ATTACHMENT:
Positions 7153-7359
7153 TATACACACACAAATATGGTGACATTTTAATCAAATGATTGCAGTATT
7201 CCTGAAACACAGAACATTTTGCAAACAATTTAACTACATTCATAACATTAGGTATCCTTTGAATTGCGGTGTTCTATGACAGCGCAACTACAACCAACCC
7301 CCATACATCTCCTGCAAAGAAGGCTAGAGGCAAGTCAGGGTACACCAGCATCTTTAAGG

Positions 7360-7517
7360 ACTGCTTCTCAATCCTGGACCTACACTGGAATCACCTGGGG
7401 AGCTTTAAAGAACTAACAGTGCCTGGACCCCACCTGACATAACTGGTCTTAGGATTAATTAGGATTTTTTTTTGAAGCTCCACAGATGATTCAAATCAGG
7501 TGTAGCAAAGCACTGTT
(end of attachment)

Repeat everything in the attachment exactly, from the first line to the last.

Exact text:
Positions 7153-7359
7153 TATACACACACAAATATGGTGACATTTTAATCAAATGATTGCAGTATT
7201 CCTGAAACACAGAACATTTTGCAAACAATTTAACTACATTCATAACATTAGGTATCCTTTGAATTGCGGTGTTCTATGACAGCGCAACTACAACCAACCC
7301 CCATACATCTCCTGCAAAGAAGGCTAGAGGCAAGTCAGGGTACACCAGCATCTTTAAGG

Positions 7360-7517
7360 ACTGCTTCTCAATCCTGGACCTACACTGGAATCACCTGGGG
7401 AGCTTTAAAGAACTAACAGTGCCTGGACCCCACCTGACATAACTGGTCTTAGGATTAATTAGGATTTTTTTTTGAAGCTCCACAGATGATTCAAATCAGG
7501 TGTAGCAAAGCACTGTT